http://www.wired.com/2014/12/top-ten-card-breaches/ By Kim Zetter Threat Level Wired.com 12.02.14 The holiday buying season is upon us once again. Another event that has arrived along with the buying season is the season of big box retailer data breaches. A year ago, the Target breach made national headlines, followed shortly thereafter by a breach at Home Depot. Both breaches got a lot of attention, primarily because the number of bank cards affected was so high—more than 70 million debit and credit card numbers exposed in the case of Target and 56 million exposed at Home Depot. Luckily, very little fraudulent activity occurred on the stolen card numbers, primarily because the breaches were caught fairly soon, making them relatively minor incidents in the scheme of things, compared with other breaches that have occurred over the years that resulted in losses of millions of dollars. The Target breach was notable for one other reason, however: when it came to security, the company did many things right, such as encrypting its card data and installing a multi-million-dollar state-of-the-art monitoring system not long before the breach occurred. But although the system worked exactly as designed, detecting and alerting workers when it appeared that sensitive data was being exfiltrated from its network, workers failed to act on these alerts to prevent data from being stolen. Below, we look back on a decade of notable breaches, many of which happened despite the establishment of Payment Card Industry security standards that are supposed to protect cardholder data and lessen the chance that it will be stolen or be useful to criminals even when it’s nabbed. The PCI security standard (.pdf) which went into effect in 2005, is a list of requirements — such as installing a firewall and anti-virus software, changing vendor default passwords, encrypting data in transit (but only if it crosses a public network) — that companies processing credit or debit card payments are required by card companies to have in place. Companies are required to obtain regular third-party security audits from an approved assessor to certify ongoing compliance. But nearly every company that was victim to a card breach was certified as compliant to the PCI security standard at the time of the breach, only to be found noncompliant in a post-breach assessment. […]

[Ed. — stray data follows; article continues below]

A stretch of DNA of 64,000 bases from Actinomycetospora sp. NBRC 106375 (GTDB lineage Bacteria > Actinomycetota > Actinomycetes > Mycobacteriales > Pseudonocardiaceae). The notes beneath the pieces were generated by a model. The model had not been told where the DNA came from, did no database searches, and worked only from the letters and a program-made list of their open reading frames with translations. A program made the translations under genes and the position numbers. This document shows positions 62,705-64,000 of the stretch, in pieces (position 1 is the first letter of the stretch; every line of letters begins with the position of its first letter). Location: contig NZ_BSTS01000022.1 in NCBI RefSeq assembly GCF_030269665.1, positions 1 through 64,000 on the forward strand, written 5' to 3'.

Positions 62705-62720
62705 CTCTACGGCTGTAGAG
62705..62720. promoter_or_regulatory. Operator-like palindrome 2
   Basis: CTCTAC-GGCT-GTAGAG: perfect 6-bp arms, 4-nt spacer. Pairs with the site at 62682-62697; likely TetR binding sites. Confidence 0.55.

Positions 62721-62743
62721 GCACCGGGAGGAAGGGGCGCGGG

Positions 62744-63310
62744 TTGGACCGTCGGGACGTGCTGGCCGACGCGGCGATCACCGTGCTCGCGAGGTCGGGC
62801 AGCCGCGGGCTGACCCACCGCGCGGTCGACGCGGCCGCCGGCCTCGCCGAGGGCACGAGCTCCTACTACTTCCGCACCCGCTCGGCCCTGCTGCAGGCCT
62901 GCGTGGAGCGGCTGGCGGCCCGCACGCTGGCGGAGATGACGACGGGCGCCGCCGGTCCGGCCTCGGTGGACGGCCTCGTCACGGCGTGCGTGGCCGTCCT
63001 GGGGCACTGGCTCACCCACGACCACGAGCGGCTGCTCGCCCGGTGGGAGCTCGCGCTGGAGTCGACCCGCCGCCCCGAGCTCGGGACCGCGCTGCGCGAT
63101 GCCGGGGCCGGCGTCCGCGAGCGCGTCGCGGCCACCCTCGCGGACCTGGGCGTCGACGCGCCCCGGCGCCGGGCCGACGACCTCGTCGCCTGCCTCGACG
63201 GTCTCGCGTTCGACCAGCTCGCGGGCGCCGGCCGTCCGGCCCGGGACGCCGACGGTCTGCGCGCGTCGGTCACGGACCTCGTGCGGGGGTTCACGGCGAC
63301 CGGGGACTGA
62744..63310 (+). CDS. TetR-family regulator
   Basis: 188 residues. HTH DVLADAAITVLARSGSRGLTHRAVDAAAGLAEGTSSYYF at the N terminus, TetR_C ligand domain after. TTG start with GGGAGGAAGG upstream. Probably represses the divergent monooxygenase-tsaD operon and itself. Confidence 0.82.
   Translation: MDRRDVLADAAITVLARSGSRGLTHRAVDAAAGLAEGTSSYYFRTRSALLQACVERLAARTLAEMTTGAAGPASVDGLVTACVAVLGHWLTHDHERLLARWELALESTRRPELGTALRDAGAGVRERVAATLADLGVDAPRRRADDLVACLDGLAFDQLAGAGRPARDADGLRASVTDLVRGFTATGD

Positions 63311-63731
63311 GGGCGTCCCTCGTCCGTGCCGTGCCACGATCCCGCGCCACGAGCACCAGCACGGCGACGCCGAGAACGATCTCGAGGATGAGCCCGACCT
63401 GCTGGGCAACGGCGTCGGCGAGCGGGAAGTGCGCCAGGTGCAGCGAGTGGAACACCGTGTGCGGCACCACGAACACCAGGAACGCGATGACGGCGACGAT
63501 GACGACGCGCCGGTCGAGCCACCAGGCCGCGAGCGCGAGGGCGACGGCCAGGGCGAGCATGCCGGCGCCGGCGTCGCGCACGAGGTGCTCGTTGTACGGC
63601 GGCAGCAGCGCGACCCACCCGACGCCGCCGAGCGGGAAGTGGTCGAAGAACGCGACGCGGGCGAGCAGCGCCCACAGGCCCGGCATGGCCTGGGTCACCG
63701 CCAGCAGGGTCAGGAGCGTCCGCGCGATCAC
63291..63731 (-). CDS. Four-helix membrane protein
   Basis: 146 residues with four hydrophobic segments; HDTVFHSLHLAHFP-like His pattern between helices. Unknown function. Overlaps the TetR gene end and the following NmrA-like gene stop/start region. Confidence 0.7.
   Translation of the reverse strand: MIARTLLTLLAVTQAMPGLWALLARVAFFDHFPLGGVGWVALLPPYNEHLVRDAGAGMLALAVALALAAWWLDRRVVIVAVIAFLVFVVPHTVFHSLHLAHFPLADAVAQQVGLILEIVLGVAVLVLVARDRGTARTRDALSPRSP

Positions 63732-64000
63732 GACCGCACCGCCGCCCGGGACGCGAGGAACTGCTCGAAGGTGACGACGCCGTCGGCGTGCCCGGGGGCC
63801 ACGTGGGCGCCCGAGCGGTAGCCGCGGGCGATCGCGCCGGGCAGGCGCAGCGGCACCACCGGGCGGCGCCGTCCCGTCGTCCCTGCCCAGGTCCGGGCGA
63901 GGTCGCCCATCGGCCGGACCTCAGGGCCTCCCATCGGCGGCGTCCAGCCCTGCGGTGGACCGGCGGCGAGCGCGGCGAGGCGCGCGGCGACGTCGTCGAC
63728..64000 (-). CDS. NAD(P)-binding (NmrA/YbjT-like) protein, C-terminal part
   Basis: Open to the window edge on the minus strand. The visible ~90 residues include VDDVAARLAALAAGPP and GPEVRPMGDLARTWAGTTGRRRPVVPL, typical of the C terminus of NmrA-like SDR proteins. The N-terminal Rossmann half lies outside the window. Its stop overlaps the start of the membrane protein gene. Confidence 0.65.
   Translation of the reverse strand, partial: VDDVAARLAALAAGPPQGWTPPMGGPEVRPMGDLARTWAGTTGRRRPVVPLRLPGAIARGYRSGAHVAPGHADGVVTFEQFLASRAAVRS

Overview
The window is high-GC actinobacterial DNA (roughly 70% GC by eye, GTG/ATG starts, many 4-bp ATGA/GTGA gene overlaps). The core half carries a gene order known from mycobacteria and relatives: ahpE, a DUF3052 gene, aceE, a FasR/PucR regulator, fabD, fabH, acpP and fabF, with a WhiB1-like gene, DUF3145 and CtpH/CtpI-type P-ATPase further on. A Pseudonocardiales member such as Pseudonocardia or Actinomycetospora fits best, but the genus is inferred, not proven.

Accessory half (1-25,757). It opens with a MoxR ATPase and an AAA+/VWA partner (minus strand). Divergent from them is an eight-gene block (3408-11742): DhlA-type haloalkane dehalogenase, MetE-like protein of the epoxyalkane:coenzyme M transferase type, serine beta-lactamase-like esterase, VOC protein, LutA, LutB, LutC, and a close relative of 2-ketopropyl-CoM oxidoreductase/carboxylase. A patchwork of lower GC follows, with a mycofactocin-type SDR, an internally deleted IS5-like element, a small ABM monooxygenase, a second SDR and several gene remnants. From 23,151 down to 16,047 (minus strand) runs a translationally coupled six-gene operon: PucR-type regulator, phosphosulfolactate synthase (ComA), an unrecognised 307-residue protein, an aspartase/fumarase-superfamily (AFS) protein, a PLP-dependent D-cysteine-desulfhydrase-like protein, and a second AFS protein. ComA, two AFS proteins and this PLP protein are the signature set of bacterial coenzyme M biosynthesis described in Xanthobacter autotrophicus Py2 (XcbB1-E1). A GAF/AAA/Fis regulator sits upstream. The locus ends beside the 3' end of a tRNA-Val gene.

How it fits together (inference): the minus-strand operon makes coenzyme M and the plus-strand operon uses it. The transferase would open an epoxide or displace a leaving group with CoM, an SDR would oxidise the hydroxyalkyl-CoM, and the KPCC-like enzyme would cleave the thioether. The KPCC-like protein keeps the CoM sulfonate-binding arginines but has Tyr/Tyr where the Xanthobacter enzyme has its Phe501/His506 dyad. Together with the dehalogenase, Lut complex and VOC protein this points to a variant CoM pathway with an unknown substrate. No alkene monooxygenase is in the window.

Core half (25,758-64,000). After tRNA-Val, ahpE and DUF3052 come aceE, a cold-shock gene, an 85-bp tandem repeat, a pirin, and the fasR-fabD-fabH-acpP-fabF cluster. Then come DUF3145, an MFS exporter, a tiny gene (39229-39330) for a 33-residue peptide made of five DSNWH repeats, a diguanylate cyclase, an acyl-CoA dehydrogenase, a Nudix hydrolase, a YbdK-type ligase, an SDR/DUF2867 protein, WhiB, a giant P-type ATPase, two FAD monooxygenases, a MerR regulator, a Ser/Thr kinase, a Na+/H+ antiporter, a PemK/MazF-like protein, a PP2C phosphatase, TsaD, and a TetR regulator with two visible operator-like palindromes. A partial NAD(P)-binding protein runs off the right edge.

http://www.infosecnews.org/ab-acquisition-llc-and-supervalu-inc-annouce-second-hacking-incident-involving-payment-card-data-processing/ By William Knowles @c4i Senior Editor InfoSec News September 30, 2014 AB Acquisition LLC and Supervalu Inc. are the newest group of retailers that have been hit by security breaches this year. This includes Aaron Brothers, Bartell Hotels, CVS, eBay, Goodwill Industries International Inc., Home Depot, Jimmy Johns, Michaels Stores, Neiman Marcus, Recreational Equipment Inc., Sally Beauty Supply, and Sears. On September 29, 2014, AB Acquisition LLC, which operates Albertsons stores under Albertson’s LLC and ACME Markets, Jewel-Osco, and Shaw’s and Star Markets under New Albertson’s, Inc., was notified by its third party IT services provider, Supervalu Inc. of a separate, more recent, attempted criminal intrusion seeking to obtain payment card information used in some of its stores. AB Acquisition been informed that a different malware was used in this recently discovered incident than was used in the incident previously announced on August 14, 2014. The investigations into both this incident and the earlier incident are ongoing. Supervalu Inc. (NYSE: SVU) announced on September 29, 2014 that they also experienced a criminal intrusion into the portion of its computer network that processes payment card transactions at Supervalu’s Shop ’n Save, Shoppers Food & Pharmacy, four franchised Cub Foods stores in Hastings, Shakopee, Roseville (Har Mar) and White Bear Lake, MN, where implementation of the enhanced protective technology had not yet been completed. […]